For the first time in months, Texas’ state sales tax revenue increased when compared to the same period last year despite the ongoing coronavirus pandemic, Comptroller Glenn Hegar said Monday.
Texas collected $2.98 billion in sales tax revenue in July — 4.3% more than in July 2019. That revenue, which mainly reflects purchases made in June, was “better than expected, despite the high unemployment due to the pandemic,” Hegar said in a statement.
“The increase was due to a surge in collections from the retail trade sector,” he said, noting that receipts from other major sectors in the state, such as construction, services and restaurants, “showed significant declines.”
State sales tax revenue is the state’s single largest source of funding. Since the pandemic hit, Hegar, along with other state leaders, have warned that the financial fallout could prompt a months-long if not years-long recovery for the state.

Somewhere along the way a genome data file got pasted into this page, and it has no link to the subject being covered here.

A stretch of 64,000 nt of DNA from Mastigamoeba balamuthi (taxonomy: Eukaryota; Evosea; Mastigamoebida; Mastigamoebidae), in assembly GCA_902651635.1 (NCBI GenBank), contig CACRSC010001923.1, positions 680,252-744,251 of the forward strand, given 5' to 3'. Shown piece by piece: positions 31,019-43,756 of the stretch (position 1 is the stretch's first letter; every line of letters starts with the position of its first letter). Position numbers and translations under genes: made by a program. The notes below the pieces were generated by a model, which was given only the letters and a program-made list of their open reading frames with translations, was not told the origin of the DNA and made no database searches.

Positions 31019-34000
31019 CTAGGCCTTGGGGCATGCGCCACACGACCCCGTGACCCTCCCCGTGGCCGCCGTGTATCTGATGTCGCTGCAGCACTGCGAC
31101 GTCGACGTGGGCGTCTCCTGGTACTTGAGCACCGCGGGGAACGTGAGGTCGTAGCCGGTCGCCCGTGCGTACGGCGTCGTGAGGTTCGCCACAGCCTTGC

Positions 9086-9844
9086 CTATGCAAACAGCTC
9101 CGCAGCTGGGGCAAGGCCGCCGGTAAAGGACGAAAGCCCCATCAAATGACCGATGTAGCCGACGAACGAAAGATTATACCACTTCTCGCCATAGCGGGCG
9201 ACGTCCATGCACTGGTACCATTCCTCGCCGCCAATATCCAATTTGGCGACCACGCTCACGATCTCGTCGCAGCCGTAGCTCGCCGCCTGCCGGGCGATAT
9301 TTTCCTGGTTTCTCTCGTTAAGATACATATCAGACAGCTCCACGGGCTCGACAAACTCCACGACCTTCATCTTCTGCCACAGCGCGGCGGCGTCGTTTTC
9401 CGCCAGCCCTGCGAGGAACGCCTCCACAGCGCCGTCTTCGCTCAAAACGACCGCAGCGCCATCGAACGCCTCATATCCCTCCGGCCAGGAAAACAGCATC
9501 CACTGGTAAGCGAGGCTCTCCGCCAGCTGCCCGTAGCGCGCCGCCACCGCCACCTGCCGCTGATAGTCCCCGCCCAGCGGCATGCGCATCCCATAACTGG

The state’s total sales tax revenue for May, June and July this year was down 5.3% compared to the same period last year, Hegar said Monday.
The Texas Legislature will face an uphill climb with the state budget process when it reconvenes for its regular session in January. Last month, Hegar revised his revenue estimate, projecting general revenue available for the state’s current two-year budget would be roughly $11.5 billion less than originally estimated. Hegar also said the state was on track to end the biennium, which runs through August 2021, with a deficit of nearly $4.6 billion.
Article by Cassandra Pollock, texastribune.org